Tuesday, March 28, 2023


Nashville mourns six dead in the latest mass shooting, the EPA takes public input on a proposal to clean up Pennsylvania's drinking water, and find ways to get more Zzz's during Sleep Awareness Month.


A shooting leaves six dead at a school in Nashville, the White House commends Israeli Prime Minister Benjamin Netanyahu's decision to pause judicial reform, and mayors question the reach of state and federal authorities over local decisions.


Finding childcare is a struggle everywhere, prompting North Carolina's Transylvania County to try a new approach. Maine is slowly building-out broadband access, but disagreements remain over whether local versus national companies should get the contracts, and specialty apps like "Farmers Dating" help those in small communities connect online.

Who's Minding Gulf Coast Beaches?


Tuesday, June 14, 2011   

TAMPA, Fla. - Gulf coast environmental watchdogs have filed a legal challenge in the 11th Federal Circuit Court in Atlanta, Georgia. They contend the U.S. government has conducted a flawed environmental risk assessment of Shell Oil Company's plan to drill for oil in Gulf of Mexico deep water near the site of BP's catastrophic 2010 well blowout.

Earthjustice filed the suit on behalf of the Sierra Club, the Florida Wildlife Federation and the Gulf Restoration Network (GRN). They contend that Shell's drilling plan is not sufficient to protect communities from another major oil spill along the coasts of Florida, Alabama, Louisiana and Mississippi.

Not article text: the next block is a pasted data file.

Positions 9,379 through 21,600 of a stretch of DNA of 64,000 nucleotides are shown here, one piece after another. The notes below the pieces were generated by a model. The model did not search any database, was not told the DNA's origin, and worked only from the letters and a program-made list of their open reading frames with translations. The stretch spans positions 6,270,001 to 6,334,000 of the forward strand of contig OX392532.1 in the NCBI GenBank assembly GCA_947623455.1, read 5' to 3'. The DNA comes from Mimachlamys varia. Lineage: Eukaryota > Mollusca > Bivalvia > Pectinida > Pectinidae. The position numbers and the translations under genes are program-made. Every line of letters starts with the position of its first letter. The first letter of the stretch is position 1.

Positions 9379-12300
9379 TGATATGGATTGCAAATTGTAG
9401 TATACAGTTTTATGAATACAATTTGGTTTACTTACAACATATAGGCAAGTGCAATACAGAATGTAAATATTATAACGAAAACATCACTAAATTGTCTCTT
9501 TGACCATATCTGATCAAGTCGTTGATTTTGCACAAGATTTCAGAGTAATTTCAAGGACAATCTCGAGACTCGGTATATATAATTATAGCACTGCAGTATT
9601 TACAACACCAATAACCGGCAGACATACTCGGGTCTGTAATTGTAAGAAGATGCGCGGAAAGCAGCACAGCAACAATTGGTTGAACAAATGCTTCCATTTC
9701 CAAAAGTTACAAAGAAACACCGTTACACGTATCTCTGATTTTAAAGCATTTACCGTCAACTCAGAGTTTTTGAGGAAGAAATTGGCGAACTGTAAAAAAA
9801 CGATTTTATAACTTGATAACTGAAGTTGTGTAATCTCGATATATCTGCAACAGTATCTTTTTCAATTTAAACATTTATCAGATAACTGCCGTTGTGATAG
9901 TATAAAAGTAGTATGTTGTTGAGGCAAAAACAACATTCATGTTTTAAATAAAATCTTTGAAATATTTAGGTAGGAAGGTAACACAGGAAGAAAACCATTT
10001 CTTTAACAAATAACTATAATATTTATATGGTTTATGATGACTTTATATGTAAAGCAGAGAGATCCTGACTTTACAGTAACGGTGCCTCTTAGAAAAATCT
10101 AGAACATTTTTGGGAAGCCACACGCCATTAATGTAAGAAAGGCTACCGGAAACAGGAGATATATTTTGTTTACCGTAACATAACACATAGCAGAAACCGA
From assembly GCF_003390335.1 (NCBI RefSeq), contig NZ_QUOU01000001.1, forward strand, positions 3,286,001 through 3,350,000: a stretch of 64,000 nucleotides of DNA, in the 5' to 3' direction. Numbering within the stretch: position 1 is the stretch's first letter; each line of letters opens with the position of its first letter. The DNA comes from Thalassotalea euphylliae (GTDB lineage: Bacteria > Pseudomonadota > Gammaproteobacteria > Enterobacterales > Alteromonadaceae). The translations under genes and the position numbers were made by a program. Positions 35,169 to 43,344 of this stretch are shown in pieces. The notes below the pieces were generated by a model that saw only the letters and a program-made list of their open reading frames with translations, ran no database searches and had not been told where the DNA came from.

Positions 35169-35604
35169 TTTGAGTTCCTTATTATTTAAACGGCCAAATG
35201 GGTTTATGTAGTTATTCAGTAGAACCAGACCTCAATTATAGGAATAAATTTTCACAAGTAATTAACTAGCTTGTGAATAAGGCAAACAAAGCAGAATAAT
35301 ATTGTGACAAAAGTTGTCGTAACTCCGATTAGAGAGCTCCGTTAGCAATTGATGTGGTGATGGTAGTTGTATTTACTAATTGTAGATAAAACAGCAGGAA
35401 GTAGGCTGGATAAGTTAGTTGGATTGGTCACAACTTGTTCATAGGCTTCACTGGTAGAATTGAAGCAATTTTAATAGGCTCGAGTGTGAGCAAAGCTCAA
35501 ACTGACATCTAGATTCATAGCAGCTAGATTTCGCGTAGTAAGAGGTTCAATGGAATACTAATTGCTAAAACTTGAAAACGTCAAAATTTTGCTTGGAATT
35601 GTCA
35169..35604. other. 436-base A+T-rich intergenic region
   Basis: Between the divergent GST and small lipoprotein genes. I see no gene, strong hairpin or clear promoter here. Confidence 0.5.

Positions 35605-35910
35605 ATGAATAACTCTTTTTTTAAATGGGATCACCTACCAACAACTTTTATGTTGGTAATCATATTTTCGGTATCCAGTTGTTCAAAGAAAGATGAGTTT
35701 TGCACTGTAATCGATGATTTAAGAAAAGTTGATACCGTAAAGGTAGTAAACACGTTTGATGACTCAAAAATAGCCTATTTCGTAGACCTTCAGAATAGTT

GRN's Darden Rice explains why they're challenging the government's conclusions.

"Most of their risk data came from shallow wells, for the most part. Shallow wells are far less risky to operate."

The federal Bureau of Ocean Energy Management, Regulation and Enforcement approved Shell's plan after concluding that "an accidental spill is not very likely to occur."

Rice says Florida environmentalists want drilling proponents to stick to the facts, and leave politics out of the discussion.

"That means staying away from the intellectual dishonesty of claims that drilling in state waters would have anything to do with relieving high gas prices, or that it would bring Florida jobs."

The Gulf Restoration Network says its review of Shell's plan shows that a spill at the company's proposed drilling site could leak six times the amount of crude that was spilled in the BP disaster, affecting communities from western Louisiana to Panama City, Florida.

More information is available at www.healthygulf.org

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